OBJECTIVES: To characterise peak cardiac troponin levels, in patients presenting with acute myocardial infarction (AMI), according to their comorbid condition and determine the influence of peak cardiac troponin (cTn) levels on mortality. METHODS: We included patients with the first admission for AMI in the UK. We used linear regression to estimate the association between eight common comorbidities (diabetes mellitus, previous angina, peripheral arterial disease, previous myocardial infarction (MI), chronic kidney disease (CKD), cerebrovascular disease, chronic heart failure (CHF) and chronic obstructive pulmonary disease (COPD)) and peak cTn. Peak cTn levels were adjusted for age, sex, smoking status and comorbidities. Logistic regression and restricted cubic spline models were employed to investigate the association between peak cTn and 180-day mortality for each comorbidity. RESULTS: 330 367 patients with ST elevation myocardial infarction and non-ST elevation myocardial infarction were identified. Adjusted peak cTn levels were significantly higher in patients with CKD (adjusted % difference in peak cTnT for CKD=42%, 95% CI 13.1 to 78.4) and significantly lower for patients with COPD, previous angina, previous MI and CHF when compared with patients without the respective comorbidities (reference group) (cTnI; COPD=-21.7%, 95% CI -29.1 to -13.4; previous angina=-24.2%, 95% CI -29.6 to -8.3; previous MI=-13.5%, 95% CI -20.6 to -5.9; CHF=-28%, 95% CI -37.2 to -17.6). Risk of 180-day mortality in most of the comorbidities did not change substantially after adjusting for peak cTn. In general, cTnI had a stronger association with mortality than cTnT. CONCLUSIONS: In this nationwide analysis of patients presenting with AMI, comorbidities substantially influenced systemic concentrations of peak cTn. Comorbid illness is a significant predictor of mortality regardless of peak cTn levels and should be taken into consideration while interpr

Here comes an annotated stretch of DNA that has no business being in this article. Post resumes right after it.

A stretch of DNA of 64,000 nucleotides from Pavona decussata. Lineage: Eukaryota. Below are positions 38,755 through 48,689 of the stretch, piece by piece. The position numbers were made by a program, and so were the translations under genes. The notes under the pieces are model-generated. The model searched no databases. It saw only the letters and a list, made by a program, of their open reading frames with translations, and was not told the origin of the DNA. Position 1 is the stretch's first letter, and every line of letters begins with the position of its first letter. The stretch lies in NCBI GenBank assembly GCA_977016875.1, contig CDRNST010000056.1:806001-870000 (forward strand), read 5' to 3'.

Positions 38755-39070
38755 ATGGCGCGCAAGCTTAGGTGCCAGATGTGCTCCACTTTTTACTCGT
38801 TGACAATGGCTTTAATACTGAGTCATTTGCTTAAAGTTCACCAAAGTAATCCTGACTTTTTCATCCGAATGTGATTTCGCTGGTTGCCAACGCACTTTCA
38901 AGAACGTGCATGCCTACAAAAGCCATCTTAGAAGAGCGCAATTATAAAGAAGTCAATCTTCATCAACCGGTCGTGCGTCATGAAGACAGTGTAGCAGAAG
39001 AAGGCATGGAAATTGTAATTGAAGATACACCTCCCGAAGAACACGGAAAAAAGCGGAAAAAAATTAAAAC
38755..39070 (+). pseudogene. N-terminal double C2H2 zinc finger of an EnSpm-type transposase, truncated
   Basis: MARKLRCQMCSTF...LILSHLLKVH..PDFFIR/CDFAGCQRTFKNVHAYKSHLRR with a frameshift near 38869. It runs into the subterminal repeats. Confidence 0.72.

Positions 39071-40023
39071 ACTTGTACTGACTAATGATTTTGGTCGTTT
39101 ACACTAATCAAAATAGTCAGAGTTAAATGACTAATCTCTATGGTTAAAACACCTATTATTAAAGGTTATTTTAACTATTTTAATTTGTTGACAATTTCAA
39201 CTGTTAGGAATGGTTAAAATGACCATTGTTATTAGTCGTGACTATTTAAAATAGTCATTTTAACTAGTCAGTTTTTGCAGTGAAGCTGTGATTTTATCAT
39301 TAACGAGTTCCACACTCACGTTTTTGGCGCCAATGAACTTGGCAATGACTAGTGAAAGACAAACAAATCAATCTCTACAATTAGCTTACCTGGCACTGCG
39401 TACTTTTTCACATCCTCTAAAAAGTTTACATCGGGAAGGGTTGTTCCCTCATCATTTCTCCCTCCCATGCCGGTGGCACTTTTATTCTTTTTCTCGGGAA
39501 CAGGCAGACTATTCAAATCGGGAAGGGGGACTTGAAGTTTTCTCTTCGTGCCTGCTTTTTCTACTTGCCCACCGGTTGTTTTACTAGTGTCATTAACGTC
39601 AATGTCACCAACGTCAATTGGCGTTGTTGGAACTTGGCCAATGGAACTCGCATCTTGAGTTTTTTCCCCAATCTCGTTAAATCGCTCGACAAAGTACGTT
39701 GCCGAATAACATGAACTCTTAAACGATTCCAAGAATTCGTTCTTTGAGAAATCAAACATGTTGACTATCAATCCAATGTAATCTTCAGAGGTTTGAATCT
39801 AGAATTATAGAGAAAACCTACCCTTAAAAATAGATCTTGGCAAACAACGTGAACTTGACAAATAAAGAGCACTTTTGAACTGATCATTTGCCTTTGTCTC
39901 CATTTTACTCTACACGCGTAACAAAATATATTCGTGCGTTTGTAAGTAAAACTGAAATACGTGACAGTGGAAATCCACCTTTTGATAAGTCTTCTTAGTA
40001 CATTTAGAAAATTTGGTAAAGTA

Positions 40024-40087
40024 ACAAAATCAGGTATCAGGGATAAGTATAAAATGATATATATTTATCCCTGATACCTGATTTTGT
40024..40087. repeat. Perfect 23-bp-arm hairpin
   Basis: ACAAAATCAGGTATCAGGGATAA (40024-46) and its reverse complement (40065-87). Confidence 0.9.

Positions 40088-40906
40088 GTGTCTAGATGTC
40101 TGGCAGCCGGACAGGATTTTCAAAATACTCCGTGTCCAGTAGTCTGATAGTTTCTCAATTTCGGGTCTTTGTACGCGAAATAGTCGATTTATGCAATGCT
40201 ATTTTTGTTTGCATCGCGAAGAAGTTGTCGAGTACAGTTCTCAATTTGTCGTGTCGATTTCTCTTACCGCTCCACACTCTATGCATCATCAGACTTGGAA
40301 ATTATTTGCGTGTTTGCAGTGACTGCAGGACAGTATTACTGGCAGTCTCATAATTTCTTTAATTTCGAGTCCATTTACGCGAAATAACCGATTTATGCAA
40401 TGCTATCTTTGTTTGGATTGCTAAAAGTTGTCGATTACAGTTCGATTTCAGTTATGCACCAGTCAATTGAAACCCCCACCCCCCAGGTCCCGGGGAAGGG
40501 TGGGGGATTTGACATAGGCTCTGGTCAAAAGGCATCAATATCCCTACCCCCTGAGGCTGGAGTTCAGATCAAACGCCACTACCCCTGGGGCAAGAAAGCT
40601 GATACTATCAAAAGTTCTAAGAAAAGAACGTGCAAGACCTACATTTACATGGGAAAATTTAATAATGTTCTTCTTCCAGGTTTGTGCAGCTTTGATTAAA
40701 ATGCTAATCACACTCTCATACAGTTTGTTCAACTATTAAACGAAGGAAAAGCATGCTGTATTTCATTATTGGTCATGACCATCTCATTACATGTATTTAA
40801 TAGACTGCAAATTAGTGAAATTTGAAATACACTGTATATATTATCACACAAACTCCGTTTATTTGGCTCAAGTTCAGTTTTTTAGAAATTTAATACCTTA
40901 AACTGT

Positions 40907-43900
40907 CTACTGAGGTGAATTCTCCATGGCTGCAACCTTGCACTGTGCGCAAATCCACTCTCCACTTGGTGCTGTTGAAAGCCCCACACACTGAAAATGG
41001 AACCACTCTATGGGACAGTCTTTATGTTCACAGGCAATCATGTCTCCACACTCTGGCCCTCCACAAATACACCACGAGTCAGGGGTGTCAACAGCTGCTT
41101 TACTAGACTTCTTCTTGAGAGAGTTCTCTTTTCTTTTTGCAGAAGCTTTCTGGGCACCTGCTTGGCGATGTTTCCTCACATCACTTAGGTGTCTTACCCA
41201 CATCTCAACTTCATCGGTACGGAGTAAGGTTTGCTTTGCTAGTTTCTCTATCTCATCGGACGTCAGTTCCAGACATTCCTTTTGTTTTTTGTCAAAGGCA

Journal article

Li J, Ogorodova LM, Mahesh PA, Wang MH, Fedorova OS, Leung TF, Fernandez-Rivas M, Mills ENC, Potts J, Kummeling I, Versteeg SA, van Ree R, Yazdanbakhsh M, Burney PGJ, Wong GWKet al., 2020, Comparative Study of Food Allergies in Children from China, India, and Russia: The EuroPrevall-INCO Surveys, JOURNAL OF ALLERGY AND CLINICAL IMMUNOLOGY-IN PRACTICE, Vol: 8, Pages: 1349-+, ISSN: 2213-2198

Journal article

Sundaram V, Rothnie K, Bloom C, Zakeri R, Sahadevan J, singh A, Nagai T, Potts J, Wedzicha J, smeeth L, simon D, timmis A, Rajagopalan S, Quint Jet al., 2019, The impact of co-morbidities on peak troponin levels and mortality in acute myocardial infarction: A population based, nationwide study, Heart, ISSN: 1355-6037

Objectives: To characterize peak cardiac troponin levels, in patients presenting with acute myocardial infarction (AMI), according to their comorbid condition and determine the influence of peak troponin (cTn) levels on mortality. Methods: We included patients with the first admission for AMI in the United Kingdom. We used linear regression to estimate the association between eight common co-morbidities {diabetes mellitus(DM), previous angina, peripheral arterial disease(PAD), previous myocardial infarction(MI), chronic kidney disease(CKD), cerebrovascular disease(CVD), chronic heart failure(CHF), and chronic obstructive pulmonary disease(COPD)} and peak cTn. Peak cTn levels were adjusted for age, sex, smoking status and co-morbidities. Logistic regression and restricted cubic spline models were employed to investigate the association between peak cTn and 180-day mortality for each co-morbidity. Results: 330,367 patients with AMI were identified. Adjusted peak cTn levels were significantly higher in patients with CKD[adjusted % difference in peak cTnT for CKD=42%, 95%CI 13.1 to 78.4] and significantly lower for patients with COPD, previous angina, previous MI and CHF when compared to patients without the respective co-morbidities (reference group) [cTnI;COPD=-21.7%,95%CI -29.1 to -13.4;previous angina=-24.2%, 95%CI -29.6 to -8.3;previous MI=-13.5%, 95%CI -20.6 to -5.9;CHF=-28% 95%CI -37.2 to -17.6]. Risk of 180-day mortality in most of the co-morbidities did not change substantially after adjusting for peak cTn. In general, cTnI had a stronger association with mortality than cTnT.Conclusions: In this nationwide analyses of patients presenting with acute myocardial infarction, co-morbidities substantially influenced systemic concentrations of peak cTn. Comorbid illness is a significant predictor of mortality regardless of peak cTn levels and should be taken into consideration while interpreting cTn both as a diagnostic and prognostic biomarker.